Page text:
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A13 Mk.ll, Cruiser Tank Mk.lVa.

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Having recently posted an A13 in the RFI section, I was keen to have another go at one of these nice little models from Bronco. I’ve had this in the stash for a number of years now, having picked it up for a bargain price at the Saumur model show. I say bargain because not only was the price good, but it came with two sets of Miniart figures, all for the desert, which was handy as I intend to finish this as a North Africa based tank.

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This was one of the later issues of Bronco’s A13 and I’m glad to say that they made some modifications, such as individual link tracks and corrected the engine deck. There are four options on the decal sheet, three in N.Africa and one in France. The three N.African ones are all finished in differing versions of the Caunter scheme, so hopefully, I’ll be able to pick up a paint set at Saumur, weekend after next.

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Also included are a couple of etched sheets which negates the need to spend out more money on AM sets. All in all, this should be a pleasant build. If memory serves me right from the last Bronco A13 that I built, it doesn’t hold any nasty surprises.

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Update soon. Thanks for looking.

 

John.

 

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Interesting looking project, mind if I sit in and watch?

 

  Roger 

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I picked up one of these a couple of months ago, so I will be following along, mine's going to be a N.Africa one too, although I really should finish off at least one of the Sherman Vc, Cromwell, Comet, Centurion and Chieftain that are all sitting semi-finished in the stash before starting another.

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1 hour ago, Hamden said:

 

Interesting looking project, mind if I sit in and watch?

 

  Roger 

You're very welcome Roger. Glad to have you watching.

 

John.

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23 minutes ago, AntPhillips said:

I picked up one of these a couple of months ago, so I will be following along, mine's going to be a N.Africa one too, although I really should finish off at least one of the Sherman Vc, Cromwell, Comet, Centurion and Chieftain that are all sitting semi-finished in the stash before starting another.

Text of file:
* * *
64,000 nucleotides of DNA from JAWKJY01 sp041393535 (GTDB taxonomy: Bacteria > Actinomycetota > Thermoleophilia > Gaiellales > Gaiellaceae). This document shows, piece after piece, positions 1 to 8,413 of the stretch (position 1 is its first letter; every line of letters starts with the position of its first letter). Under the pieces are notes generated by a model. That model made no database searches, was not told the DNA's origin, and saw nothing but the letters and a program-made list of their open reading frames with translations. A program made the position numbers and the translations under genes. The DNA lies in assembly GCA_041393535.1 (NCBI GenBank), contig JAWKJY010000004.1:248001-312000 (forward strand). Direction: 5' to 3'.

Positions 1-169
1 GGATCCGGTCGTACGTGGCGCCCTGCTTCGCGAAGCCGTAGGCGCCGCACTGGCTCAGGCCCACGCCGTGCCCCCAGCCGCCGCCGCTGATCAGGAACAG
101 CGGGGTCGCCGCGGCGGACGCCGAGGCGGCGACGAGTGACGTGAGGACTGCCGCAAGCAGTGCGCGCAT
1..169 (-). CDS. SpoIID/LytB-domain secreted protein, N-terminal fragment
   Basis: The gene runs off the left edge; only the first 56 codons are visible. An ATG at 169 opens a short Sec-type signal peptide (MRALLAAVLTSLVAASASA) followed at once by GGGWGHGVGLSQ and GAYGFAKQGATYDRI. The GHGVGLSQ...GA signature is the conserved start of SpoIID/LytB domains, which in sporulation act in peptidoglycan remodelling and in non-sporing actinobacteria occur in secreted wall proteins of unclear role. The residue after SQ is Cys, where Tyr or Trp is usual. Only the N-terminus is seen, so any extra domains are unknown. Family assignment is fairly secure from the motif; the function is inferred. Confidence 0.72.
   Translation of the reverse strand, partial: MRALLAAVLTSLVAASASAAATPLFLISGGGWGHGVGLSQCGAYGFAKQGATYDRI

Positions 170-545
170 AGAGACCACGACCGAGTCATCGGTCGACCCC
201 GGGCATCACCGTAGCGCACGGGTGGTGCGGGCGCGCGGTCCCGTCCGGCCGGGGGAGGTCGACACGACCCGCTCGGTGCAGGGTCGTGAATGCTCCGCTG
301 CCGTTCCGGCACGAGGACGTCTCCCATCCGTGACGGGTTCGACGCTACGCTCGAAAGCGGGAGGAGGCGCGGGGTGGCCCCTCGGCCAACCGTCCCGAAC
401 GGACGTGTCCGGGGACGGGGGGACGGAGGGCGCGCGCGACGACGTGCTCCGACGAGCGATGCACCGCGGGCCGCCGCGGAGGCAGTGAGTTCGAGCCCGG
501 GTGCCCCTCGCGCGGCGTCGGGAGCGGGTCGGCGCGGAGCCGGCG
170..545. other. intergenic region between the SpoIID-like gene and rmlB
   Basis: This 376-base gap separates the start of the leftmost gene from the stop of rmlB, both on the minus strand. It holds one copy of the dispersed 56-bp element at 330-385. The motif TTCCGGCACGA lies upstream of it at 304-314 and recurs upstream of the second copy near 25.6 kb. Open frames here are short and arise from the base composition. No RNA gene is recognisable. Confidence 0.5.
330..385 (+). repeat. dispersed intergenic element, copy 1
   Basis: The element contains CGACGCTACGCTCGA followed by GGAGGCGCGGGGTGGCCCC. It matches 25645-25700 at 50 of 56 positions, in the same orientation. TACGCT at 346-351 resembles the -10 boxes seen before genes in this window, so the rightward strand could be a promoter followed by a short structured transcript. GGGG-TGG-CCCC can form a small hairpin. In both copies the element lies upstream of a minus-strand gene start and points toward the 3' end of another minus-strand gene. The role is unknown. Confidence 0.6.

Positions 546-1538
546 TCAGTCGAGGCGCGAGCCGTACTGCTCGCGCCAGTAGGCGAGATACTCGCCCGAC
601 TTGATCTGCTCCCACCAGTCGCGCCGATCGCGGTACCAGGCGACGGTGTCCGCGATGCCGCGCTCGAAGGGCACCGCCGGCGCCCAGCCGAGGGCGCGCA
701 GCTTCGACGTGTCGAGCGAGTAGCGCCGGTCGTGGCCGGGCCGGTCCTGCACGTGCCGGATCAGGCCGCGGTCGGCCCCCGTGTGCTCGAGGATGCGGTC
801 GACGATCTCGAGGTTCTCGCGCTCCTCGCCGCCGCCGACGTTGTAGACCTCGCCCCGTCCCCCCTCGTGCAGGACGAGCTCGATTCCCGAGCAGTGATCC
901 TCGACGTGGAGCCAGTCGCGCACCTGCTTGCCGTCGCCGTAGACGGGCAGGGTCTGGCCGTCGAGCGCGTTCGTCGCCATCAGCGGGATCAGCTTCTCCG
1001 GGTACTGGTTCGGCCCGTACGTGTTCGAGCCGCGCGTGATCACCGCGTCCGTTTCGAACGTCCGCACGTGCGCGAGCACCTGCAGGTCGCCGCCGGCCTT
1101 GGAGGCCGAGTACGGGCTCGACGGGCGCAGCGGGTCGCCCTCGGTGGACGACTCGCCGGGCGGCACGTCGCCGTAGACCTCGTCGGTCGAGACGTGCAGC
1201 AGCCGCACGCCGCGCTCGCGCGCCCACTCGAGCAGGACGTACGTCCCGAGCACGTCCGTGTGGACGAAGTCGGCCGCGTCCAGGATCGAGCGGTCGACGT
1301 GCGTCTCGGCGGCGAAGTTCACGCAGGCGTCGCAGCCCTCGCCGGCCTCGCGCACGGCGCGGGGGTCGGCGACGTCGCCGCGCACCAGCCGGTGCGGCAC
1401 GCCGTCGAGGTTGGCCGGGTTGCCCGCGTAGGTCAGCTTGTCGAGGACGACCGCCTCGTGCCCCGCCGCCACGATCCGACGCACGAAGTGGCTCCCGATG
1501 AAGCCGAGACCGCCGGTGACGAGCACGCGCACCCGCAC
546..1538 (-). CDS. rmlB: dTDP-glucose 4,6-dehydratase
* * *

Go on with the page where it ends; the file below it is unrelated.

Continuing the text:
Such a familiar story Ant. I've got three Shermans, one Centaur, an A9 and a Chaffee in various stages of build. There are probably others buried in the cupboard of doom.

 

John.

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Nice looking set of stuff there John......try it in the "rubble" camo' in place of the Caunter........although the Caunter seems easier to do on this one than a Matilda with all the rear engine shape etc.........

 

 

I just picked up my first Bronco kit myself  John........a 1937 Opel Olympia Light Saloon for a song, that I intend to paint up in military colours for a Normandy unit.

 

Looking forward to seeing this one go together, if it works out I might consider Bronco's in the future.

 

Redcoat....:yes:

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2 hours ago, Redcoat2966 said:

Nice looking set of stuff there John......try it in the "rubble" camo' in place of the Caunter........although the Caunter seems easier to do on this one than a Matilda with all the rear engine shape etc.........

 

 

I just picked up my first Bronco kit myself  John........a 1937 Opel Olympia Light Saloon for a song, that I intend to paint up in military colours for a Normandy unit.

 

Looking forward to seeing this one go together, if it works out I might consider Bronco's in the future.

 

Redcoat....:yes:

'Afternoon Simon. I might be tempted with the rubble cammo on another A13. This on is going to be Caunter with the red/white track guards, but I think that I will spray those colours instead of using the decals. I quite like the Bronco kits, despite the soft plastic. They do tend to over do it though on the number of parts in some cases. I tthink that they use the "Mozart" theory; why use one note when five will do.

 

John.

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This kit has the worst etch ever, really cheap more like a Pot Noodle lid. Apart from that it builds into a nice kit.

 

Darren

 

 

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38 minutes ago, MADMUSKY said:

This kit has the worst etch ever, really cheap more like a Pot Noodle lid. Apart from that it builds into a nice kit.

 

Darren

 

 

You haven't had the pleasure of some of Dragon's etched sheets then. I didn't have any problems with the first A13 that I built, and I've just attached the pieces around the final drive with no problems. True, it's wafer thin, but that allows it to conform to the curves easily. If anything is too thin, I'll just cut a new piece from scrap etched brass.

 

John.

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I tend to stick with Aber or Eduard, sometimes Voyagermodel. I have a stack of Dragon PE building up in the box as it sometimes doesn’t stand up to Brands mentioned.........the one brand of PE I won’t use again is PART from Poland........ now there is a Mozart driven maker......5 parts, instead of one.......more like 25😖

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3 minutes ago, Redcoat2966 said:

I tend to stick with Aber or Eduard, sometimes Voyagermodel. I have a stack of Dragon PE building up in the box as it sometimes doesn’t stand up to Brands mentioned.........the one brand of PE I won’t use again is PART from Poland........ now there is a Mozart driven maker......5 parts, instead of one.......more like 25😖

I tend to agree with you. The only PART that I've used was for 1/48th.

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Ouch ... Tracks are a pain on this one

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'Evening Rob. Are you thinking of the rubber band variety? This one's got the individual links, and as I said in my RFI for my other A13, providing that you make a simple jig, they are not too much trouble, just boring.